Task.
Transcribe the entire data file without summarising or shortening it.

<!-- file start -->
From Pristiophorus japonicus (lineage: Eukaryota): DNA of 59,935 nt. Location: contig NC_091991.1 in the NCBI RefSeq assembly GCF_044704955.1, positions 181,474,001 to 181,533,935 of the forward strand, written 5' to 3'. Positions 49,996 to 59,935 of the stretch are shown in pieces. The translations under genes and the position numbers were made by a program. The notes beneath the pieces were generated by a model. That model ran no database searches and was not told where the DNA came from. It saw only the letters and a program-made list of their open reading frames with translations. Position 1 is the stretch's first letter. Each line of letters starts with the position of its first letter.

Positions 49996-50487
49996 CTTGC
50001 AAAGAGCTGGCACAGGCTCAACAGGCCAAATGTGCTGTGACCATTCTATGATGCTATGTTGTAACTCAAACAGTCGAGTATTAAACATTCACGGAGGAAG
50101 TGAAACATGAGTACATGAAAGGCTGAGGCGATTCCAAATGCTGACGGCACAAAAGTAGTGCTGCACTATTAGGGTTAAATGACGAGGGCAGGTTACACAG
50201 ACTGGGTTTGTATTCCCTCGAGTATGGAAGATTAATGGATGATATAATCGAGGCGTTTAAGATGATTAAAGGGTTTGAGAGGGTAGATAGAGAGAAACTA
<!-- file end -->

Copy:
From Pristiophorus japonicus (lineage: Eukaryota): DNA of 59,935 nt. Location: contig NC_091991.1 in the NCBI RefSeq assembly GCF_044704955.1, positions 181,474,001 to 181,533,935 of the forward strand, written 5' to 3'. Positions 49,996 to 59,935 of the stretch are shown in pieces. The translations under genes and the position numbers were made by a program. The notes beneath the pieces were generated by a model. That model ran no database searches and was not told where the DNA came from. It saw only the letters and a program-made list of their open reading frames with translations. Position 1 is the stretch's first letter. Each line of letters starts with the position of its first letter.

Positions 49996-50487
49996 CTTGC
50001 AAAGAGCTGGCACAGGCTCAACAGGCCAAATGTGCTGTGACCATTCTATGATGCTATGTTGTAACTCAAACAGTCGAGTATTAAACATTCACGGAGGAAG
50101 TGAAACATGAGTACATGAAAGGCTGAGGCGATTCCAAATGCTGACGGCACAAAAGTAGTGCTGCACTATTAGGGTTAAATGACGAGGGCAGGTTACACAG
50201 ACTGGGTTTGTATTCCCTCGAGTATGGAAGATTAATGGATGATATAATCGAGGCGTTTAAGATGATTAAAGGGTTTGAGAGGGTAGATAGAGAGAAACTA